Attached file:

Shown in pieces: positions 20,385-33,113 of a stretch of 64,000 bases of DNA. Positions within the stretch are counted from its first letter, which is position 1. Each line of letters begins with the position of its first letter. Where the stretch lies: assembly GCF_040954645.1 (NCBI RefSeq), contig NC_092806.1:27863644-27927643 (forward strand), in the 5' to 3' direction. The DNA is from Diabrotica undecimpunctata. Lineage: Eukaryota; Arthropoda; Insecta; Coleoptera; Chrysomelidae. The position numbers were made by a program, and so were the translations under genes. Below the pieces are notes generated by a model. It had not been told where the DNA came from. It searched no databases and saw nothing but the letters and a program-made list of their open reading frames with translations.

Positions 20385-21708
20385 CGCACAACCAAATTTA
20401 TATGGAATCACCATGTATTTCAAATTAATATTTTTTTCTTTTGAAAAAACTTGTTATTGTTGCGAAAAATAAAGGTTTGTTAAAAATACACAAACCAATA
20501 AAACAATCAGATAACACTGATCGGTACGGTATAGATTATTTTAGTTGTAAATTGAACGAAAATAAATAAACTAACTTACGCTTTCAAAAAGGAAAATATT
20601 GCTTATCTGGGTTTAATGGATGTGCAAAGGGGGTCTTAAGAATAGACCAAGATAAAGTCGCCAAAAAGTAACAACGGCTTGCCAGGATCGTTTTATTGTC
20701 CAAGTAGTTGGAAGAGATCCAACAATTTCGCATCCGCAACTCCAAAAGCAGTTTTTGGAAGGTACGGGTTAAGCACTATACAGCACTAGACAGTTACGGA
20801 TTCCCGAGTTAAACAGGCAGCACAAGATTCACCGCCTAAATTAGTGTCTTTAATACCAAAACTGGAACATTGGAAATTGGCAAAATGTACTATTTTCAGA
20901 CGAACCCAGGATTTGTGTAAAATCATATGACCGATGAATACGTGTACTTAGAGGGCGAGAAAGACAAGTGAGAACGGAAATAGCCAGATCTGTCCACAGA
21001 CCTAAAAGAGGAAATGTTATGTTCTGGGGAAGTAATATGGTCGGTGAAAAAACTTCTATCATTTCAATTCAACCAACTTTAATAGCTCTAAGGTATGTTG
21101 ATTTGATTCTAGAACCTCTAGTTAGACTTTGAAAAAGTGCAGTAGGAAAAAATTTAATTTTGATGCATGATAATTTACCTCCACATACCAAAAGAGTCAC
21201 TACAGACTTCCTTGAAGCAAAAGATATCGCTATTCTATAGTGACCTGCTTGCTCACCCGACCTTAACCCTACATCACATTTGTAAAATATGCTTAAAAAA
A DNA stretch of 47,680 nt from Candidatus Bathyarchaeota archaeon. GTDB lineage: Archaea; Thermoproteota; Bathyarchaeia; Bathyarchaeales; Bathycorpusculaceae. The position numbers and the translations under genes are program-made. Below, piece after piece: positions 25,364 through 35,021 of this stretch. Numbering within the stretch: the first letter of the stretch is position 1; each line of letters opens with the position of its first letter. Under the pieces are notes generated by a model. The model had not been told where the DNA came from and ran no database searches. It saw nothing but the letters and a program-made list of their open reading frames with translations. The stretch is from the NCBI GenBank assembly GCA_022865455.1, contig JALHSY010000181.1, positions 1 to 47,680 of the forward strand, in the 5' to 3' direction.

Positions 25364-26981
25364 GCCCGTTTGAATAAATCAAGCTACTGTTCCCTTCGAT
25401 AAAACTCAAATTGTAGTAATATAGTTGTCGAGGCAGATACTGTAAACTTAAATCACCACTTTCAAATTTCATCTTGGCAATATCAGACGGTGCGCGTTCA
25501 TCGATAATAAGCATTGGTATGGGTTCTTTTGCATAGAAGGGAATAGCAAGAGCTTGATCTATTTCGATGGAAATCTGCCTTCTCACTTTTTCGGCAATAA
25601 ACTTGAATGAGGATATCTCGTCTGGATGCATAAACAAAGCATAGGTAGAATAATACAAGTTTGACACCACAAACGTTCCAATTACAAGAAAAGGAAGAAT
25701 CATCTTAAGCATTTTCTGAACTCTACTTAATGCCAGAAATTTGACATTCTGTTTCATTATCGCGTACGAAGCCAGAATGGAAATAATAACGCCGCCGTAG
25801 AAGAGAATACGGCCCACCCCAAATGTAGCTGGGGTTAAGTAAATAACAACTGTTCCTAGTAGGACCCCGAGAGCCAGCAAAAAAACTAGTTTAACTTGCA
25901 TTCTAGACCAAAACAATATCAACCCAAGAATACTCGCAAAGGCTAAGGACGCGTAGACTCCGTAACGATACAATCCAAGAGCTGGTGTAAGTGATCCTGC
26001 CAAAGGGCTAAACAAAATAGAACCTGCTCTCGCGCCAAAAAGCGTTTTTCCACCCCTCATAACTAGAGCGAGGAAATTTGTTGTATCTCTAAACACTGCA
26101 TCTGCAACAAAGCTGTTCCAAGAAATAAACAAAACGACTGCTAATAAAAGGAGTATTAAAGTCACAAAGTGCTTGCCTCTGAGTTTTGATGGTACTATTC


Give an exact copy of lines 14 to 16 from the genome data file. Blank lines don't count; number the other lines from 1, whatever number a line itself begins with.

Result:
Positions 25364-26981
25364 GCCCGTTTGAATAAATCAAGCTACTGTTCCCTTCGAT
25401 AAAACTCAAATTGTAGTAATATAGTTGTCGAGGCAGATACTGTAAACTTAAATCACCACTTTCAAATTTCATCTTGGCAATATCAGACGGTGCGCGTTCA